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One of America's hottest cities is down to one water well. What happens if the taps go dry?

Ralph Vartabedian, Los Angeles Times on

Published in News & Features

Needles officials say state officials don’t appreciate their desperate situation and protested that the order could jeopardize public safety. The city wants to keep the decommissioned wells as a backup in case of emergency.

Eric Zúñiga, the district engineer at the State Water Resources Control Board who signed the citations, said the board is encouraging the city to make its system more redundant, either by filtering or treating the bad water or by finding new sources. In an email, he added that his citation does not forbid the city from using wells contaminated with manganese if it notifies customers, but city officials believe they will be forced to physically disconnect them.

It is doubtful that, in an emergency, the city would facilitate a mass casualty event by not somehow supplying water — even contaminated water or water taken unlawfully from the Colorado River. But it has entered unknown territory, a zone of risk where few other cities venture.

Daniels agrees, but adds, “This citation was outrageous, insensitive and out of touch.”

By all accounts, the city’s water system is decrepit. In 2020, a 16-inch city water main burst at a bridge abutment over I-40 and dumped roughly 500,000 gallons on the freeway, a main freight route from California ports. The spill halted eastbound traffic for hours until one lane was opened. It took days to remove 3-foot-thick mud.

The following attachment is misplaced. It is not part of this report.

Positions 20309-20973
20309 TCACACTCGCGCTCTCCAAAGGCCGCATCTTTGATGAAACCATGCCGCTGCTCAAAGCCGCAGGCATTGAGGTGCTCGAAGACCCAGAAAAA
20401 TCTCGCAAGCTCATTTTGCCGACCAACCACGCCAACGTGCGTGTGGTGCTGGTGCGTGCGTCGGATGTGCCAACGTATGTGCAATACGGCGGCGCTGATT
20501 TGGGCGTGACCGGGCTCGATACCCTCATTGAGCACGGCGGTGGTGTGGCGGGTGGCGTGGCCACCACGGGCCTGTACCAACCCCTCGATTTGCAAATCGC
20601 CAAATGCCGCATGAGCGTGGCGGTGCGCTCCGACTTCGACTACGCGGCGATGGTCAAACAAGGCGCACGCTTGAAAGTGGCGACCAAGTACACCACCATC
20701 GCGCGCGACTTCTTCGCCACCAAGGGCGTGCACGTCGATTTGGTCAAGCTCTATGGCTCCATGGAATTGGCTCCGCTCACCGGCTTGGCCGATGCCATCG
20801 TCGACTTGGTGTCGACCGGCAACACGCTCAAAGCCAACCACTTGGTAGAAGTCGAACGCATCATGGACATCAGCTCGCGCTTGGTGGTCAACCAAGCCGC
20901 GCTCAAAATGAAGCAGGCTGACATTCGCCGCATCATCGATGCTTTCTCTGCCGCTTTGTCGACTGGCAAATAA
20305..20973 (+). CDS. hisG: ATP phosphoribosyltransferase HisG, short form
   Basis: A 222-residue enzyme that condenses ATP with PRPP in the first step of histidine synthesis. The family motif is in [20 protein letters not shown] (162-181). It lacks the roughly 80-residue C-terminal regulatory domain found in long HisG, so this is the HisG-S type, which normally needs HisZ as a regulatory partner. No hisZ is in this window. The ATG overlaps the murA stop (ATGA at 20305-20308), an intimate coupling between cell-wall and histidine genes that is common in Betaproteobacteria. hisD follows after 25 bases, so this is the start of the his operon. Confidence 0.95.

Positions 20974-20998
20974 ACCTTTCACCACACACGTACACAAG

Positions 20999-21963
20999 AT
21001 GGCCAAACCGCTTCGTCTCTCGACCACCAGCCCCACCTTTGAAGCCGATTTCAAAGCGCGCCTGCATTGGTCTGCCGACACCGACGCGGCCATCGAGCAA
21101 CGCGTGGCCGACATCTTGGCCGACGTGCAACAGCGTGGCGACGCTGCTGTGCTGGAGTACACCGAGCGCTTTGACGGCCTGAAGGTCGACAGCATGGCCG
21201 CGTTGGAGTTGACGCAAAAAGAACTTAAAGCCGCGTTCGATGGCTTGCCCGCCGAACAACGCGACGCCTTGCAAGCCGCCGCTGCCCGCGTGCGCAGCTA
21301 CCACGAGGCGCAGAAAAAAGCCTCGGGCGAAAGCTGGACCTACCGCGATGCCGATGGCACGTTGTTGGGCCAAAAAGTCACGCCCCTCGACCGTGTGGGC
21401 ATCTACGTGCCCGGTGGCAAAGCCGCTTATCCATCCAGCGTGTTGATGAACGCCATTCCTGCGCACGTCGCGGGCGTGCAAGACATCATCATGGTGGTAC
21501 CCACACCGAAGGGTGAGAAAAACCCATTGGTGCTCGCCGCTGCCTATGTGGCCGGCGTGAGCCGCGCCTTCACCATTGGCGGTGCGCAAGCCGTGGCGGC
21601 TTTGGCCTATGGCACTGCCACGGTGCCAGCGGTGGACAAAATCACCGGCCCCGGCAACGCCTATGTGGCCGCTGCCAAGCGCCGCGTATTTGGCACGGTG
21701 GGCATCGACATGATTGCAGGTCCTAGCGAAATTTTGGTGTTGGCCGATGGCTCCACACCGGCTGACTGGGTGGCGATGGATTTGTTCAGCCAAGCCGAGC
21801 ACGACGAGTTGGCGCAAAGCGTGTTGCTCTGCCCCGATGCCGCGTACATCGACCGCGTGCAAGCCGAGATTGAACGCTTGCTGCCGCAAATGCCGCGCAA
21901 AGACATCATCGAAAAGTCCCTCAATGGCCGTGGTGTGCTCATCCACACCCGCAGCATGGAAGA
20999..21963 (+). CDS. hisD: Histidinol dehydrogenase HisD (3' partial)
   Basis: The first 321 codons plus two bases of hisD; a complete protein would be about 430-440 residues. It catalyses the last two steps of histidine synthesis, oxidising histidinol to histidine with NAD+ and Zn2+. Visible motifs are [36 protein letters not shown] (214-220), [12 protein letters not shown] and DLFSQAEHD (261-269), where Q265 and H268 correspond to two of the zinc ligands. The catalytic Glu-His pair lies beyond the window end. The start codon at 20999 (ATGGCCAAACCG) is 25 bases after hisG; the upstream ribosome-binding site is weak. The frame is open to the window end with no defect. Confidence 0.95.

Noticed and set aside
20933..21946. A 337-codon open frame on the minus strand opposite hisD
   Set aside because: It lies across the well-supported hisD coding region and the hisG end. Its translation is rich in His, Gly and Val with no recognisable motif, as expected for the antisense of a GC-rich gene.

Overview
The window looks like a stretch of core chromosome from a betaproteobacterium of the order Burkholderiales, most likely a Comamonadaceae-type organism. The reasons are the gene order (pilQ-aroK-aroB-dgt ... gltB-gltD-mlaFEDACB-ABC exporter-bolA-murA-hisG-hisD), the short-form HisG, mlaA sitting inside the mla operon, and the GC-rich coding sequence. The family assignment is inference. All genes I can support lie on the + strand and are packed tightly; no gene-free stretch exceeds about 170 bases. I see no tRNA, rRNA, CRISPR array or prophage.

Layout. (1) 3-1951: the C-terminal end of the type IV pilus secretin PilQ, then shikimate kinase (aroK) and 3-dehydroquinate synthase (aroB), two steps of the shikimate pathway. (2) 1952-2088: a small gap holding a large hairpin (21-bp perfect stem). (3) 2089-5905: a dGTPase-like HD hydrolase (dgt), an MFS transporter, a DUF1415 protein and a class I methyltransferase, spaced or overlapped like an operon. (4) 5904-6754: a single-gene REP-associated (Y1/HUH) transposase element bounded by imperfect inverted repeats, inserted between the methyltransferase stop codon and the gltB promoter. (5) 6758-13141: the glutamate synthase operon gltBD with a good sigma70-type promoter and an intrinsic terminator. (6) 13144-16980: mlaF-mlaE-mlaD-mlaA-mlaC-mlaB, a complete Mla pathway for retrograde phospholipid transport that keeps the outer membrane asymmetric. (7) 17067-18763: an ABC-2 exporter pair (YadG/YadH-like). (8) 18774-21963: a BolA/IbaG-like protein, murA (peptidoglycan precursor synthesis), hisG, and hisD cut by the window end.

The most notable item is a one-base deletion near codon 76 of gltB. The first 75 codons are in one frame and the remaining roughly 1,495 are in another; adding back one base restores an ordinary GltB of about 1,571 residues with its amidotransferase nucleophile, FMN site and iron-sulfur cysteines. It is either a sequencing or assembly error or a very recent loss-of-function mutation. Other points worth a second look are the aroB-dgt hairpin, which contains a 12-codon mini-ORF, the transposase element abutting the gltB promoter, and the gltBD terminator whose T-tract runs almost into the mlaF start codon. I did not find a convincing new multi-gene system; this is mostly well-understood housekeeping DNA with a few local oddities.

A lot of California water agencies are in tough shape, because of aging infrastructure, drought, rising temperatures and political priorities lying elsewhere. Jay Lund, director of the UC Davis Center for Watershed Sciences, said that California has about 9,000 regulated water utilities and that as many as 1,000 of those systems have problems of some type.

 

Decision-making authority is diluted. Municipal water managers make most decisions and report to regional water boards. The regional boards are overseen by the state water board. The Department of Water Resources controls the supply of surface water. The California Public Utilities Commission oversees rate setting and service. The U.S. Environmental Protection Agency has some jurisdiction over state operations. The U.S. Bureau of Reclamation controls the Colorado River.

“We have quite a few chiefs looking over this deal,” Lund said. “If you are a regulator, you have all these systems all over the place, and you don’t have much staff.”

Needles, among the poorest communities in California, has always prided itself for persevering. But now an inhospitable climate is becoming unbearable in so many ways.

“Every time there is a heat wave, Needles is up there among the hottest temperatures of the day,” said Brian Lada, an Accuweather meteorologist. A ranking of the nation’s most blistering cities by Lada didn’t include Needles because it is too small, he said.

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